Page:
what we do."
ELMYRA VOGLER -
PRIMARY FALL CREEK
Y. W. C. A.g Primary Clubg Orchestra
"1 have a heart with room for every joy."
ROSALYN M. WARLUM
Newman Clubg Y. W. C. A.g Primary Club
"A pleasing countenance is a silent commendationf'
IVIARGERY E. WEST
Y. W. C. A.g Primary Clubg Orchestrag Band
"A day for toil, an hour for sport,
And for a friend, is life too short."
VERA MARY JANE WINGAD
PRIMARY EAU CLAIRE
A' 'Tis good will makes intelligence."
GLADYS M. WOOD
Y. W. C. A.g C-irls' Glee Clubg Strut: and Fret.
"Who climbs the grammar-tree distinctly knows
Where noun, verb, or participle grows.
A- " ' ii Wg 1 -' .,,.,, j Y 'j,21',,Z'f, fs
g f f , , -eg., , Y
kg X' rnpmf ffx qv ,WEL
I 1 ll lf! 3, K I 1 L' l 215 fff If P5,'?1Q'fD'ff',
1111"Q11'.1 by F 1 1 f 1 fi fy 11 111
W1 HW If ul. I 11 1x3 V19 I M! it 1!
11111 1 11i1r"V M 11 , 1 1 11 11111
A11 lf. 1 ' l !J 11f11l 1
1 111 1 my 11 I1 1 1
11h 1 1 ,
15 ' ML?
-1 I QLQ'l,'iiE
11111131-qw! xg! I L1 II ,I
111j!j.1'111:l I 1 3,1311
111511 111' '11, QM1111
E1If!11'x?i!1 - Af11'.
11511111111 112 1 '11 1 1,H1J11II,1
1 11115211 ' -f 1117 1 1
1 1111 1151115111111
I., ik?-?Ti?'5 ' , 1 1 I 11'!I1 1
'i :g1W Q 1 111' - l1i5'T1fH.'
1512111 !l11 X
1 -ff 1-1 1 1 ,X
Z1 V 11111 1 ,ff
Lf - V Q
i-' ...... -if
Q f 1. 1z5f?y,2?". 1 f
f'- 7 11,3,,
fc ,. fff
President CHARLES EMERY
Vice President MARION KAULBACH
Secretary- Treasurer CHARLES RIGGIN
Advisors Miss OXBY
If the great law of inferiority complex had not failed to function and
if the precedented stateliness apropos to Senior decorum had over-
leaped this group, there never would have been this occasion to eulogize
the juniors. A
There is one question, however, that the great philosophers of this age
CHARLES EMERY have been unable to decide and that is: who made the juniors? Surely
some forceful personality served as an impetus 3 but who?
Was it Dorothy Hansen, president of the Y. W. C. A., '29-'30, whose originality and pluck
began this great deluge of junior fame? Or Ruth Stillman's clear soprano voice that set the bells
of knowledge gayly ringing? Do I hear you suggest Genevieve johnson, and you say it was the
energy and good will that she displayed in all work and play? Mightn't it have been the Bower
brothers, the Preston brothers, the Skovbroten and Schaaf brother and sister combinations? In
union there is strength, 'tis trueg but these alone could not have accomplished these results,
Possibly Gerald Crane, the "only student here truly seeking an education", is the one we're
trying to Find. Yet there is George Purvis, "king of the banjo". And, if you please, what about
joy Elliott, the famous "cut-up". Station W E E V presents as its candidate the college poet
laureate, Charles Manchester, whose talent along diverse paths has left for all ages a standard of
real student accomplishment. These, indeed, when added to the attainments of the preceding
.cines would seem to solve our problemg yet, it is evident that these alone are not the makers of the
Then, who made the juniors? Marion Kaulbach, as the petite flower girl "pour la Franceu?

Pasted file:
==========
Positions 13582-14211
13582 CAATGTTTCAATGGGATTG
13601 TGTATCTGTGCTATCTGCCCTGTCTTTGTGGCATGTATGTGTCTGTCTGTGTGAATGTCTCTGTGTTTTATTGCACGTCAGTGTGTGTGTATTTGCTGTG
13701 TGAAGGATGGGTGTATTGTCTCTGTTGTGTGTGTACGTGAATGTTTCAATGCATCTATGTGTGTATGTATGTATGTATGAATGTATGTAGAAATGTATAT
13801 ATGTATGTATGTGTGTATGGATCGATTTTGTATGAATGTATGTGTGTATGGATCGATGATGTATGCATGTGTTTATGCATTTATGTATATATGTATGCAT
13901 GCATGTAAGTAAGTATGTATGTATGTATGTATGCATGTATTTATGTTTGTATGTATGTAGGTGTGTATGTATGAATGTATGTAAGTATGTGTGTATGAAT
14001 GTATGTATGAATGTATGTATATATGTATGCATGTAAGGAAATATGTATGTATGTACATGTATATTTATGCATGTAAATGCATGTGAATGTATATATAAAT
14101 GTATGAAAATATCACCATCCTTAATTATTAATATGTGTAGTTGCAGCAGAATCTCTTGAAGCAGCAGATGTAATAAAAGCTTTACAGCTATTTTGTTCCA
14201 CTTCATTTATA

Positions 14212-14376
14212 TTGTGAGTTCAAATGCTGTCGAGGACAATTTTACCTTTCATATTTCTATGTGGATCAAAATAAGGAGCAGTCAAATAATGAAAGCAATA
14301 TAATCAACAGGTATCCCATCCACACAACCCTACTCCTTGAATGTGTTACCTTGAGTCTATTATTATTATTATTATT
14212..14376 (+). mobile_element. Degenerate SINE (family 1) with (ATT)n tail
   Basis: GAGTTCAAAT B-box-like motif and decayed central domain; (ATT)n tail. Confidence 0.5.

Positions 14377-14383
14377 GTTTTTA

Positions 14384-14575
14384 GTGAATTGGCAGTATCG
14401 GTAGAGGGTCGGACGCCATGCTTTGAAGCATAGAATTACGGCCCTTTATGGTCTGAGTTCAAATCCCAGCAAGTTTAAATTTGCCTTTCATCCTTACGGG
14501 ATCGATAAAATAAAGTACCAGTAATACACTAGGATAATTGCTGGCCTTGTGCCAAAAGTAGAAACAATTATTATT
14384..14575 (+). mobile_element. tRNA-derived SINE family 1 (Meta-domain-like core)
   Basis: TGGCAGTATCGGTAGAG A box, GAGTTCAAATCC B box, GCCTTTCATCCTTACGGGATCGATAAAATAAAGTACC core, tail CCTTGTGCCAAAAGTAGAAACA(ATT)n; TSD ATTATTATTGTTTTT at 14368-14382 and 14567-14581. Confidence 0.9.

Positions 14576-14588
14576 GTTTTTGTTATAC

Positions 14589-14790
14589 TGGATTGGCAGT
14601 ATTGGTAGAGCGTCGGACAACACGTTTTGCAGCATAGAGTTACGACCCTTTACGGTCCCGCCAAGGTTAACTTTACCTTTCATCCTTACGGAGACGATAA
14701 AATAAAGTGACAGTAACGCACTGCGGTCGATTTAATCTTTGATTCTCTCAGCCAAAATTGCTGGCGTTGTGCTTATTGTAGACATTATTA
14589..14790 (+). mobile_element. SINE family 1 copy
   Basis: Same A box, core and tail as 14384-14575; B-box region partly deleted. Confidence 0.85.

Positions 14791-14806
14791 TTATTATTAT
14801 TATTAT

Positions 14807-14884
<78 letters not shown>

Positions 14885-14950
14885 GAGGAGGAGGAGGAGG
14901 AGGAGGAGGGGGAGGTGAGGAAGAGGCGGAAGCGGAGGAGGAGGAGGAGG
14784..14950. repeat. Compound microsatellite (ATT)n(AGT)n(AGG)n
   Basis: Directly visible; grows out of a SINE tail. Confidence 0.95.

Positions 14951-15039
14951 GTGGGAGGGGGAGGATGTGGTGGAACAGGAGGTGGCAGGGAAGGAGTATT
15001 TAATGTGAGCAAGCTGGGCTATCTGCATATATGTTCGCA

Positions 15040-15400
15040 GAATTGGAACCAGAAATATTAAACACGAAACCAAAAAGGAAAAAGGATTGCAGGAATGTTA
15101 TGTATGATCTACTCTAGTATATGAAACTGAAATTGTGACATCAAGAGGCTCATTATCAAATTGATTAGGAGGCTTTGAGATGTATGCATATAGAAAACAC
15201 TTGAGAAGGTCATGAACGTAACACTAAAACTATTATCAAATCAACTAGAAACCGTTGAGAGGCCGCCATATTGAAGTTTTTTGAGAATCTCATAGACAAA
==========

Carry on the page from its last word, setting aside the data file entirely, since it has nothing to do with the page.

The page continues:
Dorothy Graham an efhcient Y. W. C, A, cabinet official and Periscope worker? Melvin White,
who spent a half-hour talking with a learned professor and "never made one mistake in grammarn?
Dorothy Finstad, the girl with the ambition of Napoleon, is coming in as a request number. Yet
surely, the class couldn't have kept its unwavering course without others.
Again, who made the juniors? Was it Gordon Eggleston, who "could shoot the baskets",
and who had the prize beard? Or "Paddy" Finn and "Sid" Schwartz with their touchdowns?
Bill Mittlestadt, champion freethrower '27-'28, you think? Mightn't it have been Marguerite
Hawkins whose guiding hand piloted the Spectator, '28-'29, or Raymond Love, who held half of
that wheel this year?
The great store of knowledge in the possession of the juniors must have had its inspiration
from some "enlightened students". Anabel Betz and Eleanor Mattison come to the fore on that
score. Charles Emery, the "man who shoots folks", and who has so capably led the juniors
through this past illustrious year-is it he? Vivian Melville, the second Helen Wills, and William
McMillan, the "A" student and the "tough guy," are receiving many requests, Emil Skovbroten
George johnson, Harry Werner, Bob Gunn, Cecil Hahn, the "A Cappellersu all helped in placing
the juniors on their present high peak of fame.
The question still remains, who made the juniors? Perhaps it was Donald Shea, the dimin-
utive half-back and hockey king? Or Wilbur Engebretson, Margaret Poirier, or Arthur Preston,
whose debating helped to uphold Eau Claire College's fine record? What about Fred Scott,
captain of '29-'30 basketball and star on the football fields? Or is it Margaret Stuck, whose
grace and skill in dancing has won her much applause? And way into the night requests continue
-Stuart Olson, "Lefty" Wilbur, Llora Rowan, Vivian Harriman, Lydia Schilling, Grace Schaaf,
Frances Larson, and others.
With morning and dawn comes the only remaining answer, one that is so simple and natural
that we are apt to underestimate its importance:
The juniors made themselves.